Video

Video In Ukraine, Fear and Distrust Remain Where Fighting has Stopped

As the Ukrainian military reclaims control of eastern cities from pro-Russian separatists, residents are getting a chance to rebuild their lives. VOA's Gabe Joselow reports from the town of Kramatorsk in Donetsk province, where a sense of fear is still in the air, and distrust of the government in Kyiv still runs deep.
Video

Video China Targets Overseas Assets of Corrupt Officials

As China presses forward with its anti-graft effort, authorities are targeting corrupt officials who have sent family members and assets overseas. The efforts have stirred up a debate at home on exactly how many officials take that route and how likely it is they will be caught. Rebecca Valli has this report.
Video

Video Leading The Fight Against Islamic State, Kurds Question Iraqi Future

Western countries including the United States have begun arming the Kurdish Peshmerga forces in northern Iraq to aid their battle against extremist Sunni militants from the Islamic State. But there are concerns that a heavily-armed Kurdistan Regional Government, or KRG, might seek to declare independence and cause the break-up of the Iraqi state. As Henry Ridgwell reports from London, the KRG says it will only seek greater autonomy from Baghdad.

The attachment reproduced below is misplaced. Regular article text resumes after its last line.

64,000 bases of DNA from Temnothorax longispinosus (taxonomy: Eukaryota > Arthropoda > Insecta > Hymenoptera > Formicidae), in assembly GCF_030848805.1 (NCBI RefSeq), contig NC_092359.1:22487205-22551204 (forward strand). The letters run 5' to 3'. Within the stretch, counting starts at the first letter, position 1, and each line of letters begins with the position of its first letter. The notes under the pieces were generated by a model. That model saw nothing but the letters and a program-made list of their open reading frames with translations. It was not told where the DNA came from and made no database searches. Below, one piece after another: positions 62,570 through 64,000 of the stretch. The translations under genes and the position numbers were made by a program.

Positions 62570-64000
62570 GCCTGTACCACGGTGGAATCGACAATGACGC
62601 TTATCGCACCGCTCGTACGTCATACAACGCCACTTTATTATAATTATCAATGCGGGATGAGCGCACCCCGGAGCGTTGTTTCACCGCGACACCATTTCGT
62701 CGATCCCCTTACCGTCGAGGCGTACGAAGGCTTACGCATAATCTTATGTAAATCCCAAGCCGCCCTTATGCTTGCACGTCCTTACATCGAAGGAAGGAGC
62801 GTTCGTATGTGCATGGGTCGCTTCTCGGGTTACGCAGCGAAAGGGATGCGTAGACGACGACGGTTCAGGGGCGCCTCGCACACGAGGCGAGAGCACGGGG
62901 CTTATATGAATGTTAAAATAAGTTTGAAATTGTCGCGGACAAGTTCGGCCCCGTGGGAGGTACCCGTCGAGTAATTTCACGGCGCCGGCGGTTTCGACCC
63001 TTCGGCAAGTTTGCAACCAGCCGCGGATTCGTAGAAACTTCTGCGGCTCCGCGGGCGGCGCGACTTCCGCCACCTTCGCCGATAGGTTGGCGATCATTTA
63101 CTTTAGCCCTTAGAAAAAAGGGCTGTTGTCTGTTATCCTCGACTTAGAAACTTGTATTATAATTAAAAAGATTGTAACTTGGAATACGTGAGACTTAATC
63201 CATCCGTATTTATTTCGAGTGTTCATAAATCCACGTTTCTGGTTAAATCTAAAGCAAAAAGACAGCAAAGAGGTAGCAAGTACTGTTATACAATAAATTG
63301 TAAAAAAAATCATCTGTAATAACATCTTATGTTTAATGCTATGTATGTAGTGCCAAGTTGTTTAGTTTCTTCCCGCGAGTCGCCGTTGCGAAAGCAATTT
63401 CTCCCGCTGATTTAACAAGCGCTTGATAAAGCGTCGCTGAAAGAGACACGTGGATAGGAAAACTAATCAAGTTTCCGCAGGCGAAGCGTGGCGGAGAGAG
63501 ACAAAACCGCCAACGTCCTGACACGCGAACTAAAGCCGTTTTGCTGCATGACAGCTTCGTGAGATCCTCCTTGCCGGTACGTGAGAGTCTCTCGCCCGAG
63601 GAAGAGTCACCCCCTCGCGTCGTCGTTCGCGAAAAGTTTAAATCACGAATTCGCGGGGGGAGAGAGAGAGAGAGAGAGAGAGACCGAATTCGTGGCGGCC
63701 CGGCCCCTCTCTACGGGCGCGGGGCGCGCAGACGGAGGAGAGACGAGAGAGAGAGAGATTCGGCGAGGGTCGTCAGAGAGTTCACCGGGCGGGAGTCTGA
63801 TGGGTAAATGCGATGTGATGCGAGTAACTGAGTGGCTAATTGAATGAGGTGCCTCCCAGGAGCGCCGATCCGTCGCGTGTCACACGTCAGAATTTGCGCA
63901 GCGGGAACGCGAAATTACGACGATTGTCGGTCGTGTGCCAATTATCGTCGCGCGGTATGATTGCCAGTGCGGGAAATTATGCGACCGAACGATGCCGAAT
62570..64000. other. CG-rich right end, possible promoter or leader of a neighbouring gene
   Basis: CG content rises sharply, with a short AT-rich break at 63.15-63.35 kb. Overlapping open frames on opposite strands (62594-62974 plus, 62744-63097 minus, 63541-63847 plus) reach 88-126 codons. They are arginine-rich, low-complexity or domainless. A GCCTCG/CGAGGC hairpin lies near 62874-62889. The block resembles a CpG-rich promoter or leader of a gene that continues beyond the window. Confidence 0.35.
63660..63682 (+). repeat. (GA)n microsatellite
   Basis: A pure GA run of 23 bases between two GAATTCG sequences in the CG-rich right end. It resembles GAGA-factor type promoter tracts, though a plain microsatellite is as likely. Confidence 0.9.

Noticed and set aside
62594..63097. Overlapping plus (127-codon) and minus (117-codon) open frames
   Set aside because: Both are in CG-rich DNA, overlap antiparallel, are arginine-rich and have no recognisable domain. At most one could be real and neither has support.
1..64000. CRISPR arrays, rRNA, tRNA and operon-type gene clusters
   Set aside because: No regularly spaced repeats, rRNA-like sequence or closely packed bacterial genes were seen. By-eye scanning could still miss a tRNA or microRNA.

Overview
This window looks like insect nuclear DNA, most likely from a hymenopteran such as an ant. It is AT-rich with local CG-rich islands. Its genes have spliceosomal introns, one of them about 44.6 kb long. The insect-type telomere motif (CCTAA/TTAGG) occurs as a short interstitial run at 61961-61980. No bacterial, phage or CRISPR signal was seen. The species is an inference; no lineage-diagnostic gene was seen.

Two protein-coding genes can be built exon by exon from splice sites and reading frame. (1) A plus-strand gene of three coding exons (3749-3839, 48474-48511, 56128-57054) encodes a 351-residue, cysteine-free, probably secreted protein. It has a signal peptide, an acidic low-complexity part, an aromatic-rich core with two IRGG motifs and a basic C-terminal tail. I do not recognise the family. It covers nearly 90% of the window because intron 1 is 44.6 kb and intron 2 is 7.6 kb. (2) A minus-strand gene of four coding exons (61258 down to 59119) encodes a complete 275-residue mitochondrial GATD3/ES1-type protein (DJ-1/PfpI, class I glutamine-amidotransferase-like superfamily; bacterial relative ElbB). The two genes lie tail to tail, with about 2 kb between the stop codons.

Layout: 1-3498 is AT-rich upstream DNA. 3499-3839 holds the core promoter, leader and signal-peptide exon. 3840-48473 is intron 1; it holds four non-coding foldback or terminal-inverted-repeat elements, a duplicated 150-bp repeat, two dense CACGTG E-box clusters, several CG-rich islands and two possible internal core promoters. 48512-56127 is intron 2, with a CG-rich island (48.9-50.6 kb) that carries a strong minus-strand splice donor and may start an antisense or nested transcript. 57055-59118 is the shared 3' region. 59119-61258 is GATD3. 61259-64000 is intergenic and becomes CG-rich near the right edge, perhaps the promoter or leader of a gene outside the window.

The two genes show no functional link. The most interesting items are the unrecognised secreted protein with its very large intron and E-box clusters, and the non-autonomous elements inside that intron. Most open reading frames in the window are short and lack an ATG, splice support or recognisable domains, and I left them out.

Video

Video In Rural Kenya, Pressure Builds Against Female Circumcision

In some Kenyan communities, female genital mutilation remains a rite of passage. But activists are pushing back, with education for girls and with threats of punishment those who perform the circumcision. Mohammed Yusuf looks at the practice in the rural eastern community of Tharaka-Nithi.